Written on July 16, 2011 by Alannah Glenny
And women are a lot more likely to eat broccoli, celery, and yellow squash than men. Those and more findings come from our recent nationally representative telephone survey of the veggie-eating habits of 1,234 Americans 21 years of age and older.
How often you eat vegetables, and what kind, depends in part on your age, gender, and where you live, our survey found. Older people, for example, were most likely to go for cauliflower, celery, sweet potato, or yellow squash, while thirty-somethings ate fewer vegetables overall and were less likely to eat spinach than other age groups. Corn, was considerably more popular in households with kids: 63 percent of households with kids under 18 ate corn at least once a week compared to only 52 percent of households without kids.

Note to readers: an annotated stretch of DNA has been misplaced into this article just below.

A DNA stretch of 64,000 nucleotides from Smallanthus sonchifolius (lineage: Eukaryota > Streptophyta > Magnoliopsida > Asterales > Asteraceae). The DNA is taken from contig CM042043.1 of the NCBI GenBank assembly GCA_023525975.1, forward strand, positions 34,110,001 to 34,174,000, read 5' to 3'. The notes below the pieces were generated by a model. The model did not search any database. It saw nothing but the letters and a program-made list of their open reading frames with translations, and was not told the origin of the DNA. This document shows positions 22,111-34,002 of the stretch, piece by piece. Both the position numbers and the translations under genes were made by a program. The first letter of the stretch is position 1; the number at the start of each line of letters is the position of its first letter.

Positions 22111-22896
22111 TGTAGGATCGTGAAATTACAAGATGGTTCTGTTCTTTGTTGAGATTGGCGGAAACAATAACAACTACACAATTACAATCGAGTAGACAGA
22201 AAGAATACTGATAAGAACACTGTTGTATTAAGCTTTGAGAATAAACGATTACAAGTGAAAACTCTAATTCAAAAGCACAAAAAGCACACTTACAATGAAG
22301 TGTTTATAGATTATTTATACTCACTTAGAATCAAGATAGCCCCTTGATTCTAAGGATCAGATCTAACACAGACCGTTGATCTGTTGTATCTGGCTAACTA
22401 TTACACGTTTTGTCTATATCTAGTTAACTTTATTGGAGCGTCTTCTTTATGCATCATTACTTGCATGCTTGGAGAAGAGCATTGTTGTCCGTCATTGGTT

Southerners held a special place in their hearts for collard greens, corn, and okra. Nearly half of respondents in Alabama, Kentucky, Mississippi, and Tennessee ate cabbage at least once a week, compared with 25 percent of those in other regions. What about the Midwest? Cauliflower reigned supreme in Illinois, Indiana, Michigan, Ohio, and Wisconsin.
Among the vegetables Americans eat least: artichokes, bok choy, eggplant, parsnips, Swiss chard, turnips and rutabagas.
What about you? We wont ask your age, but where do you live and what vegetables are your favorites? Least favorites?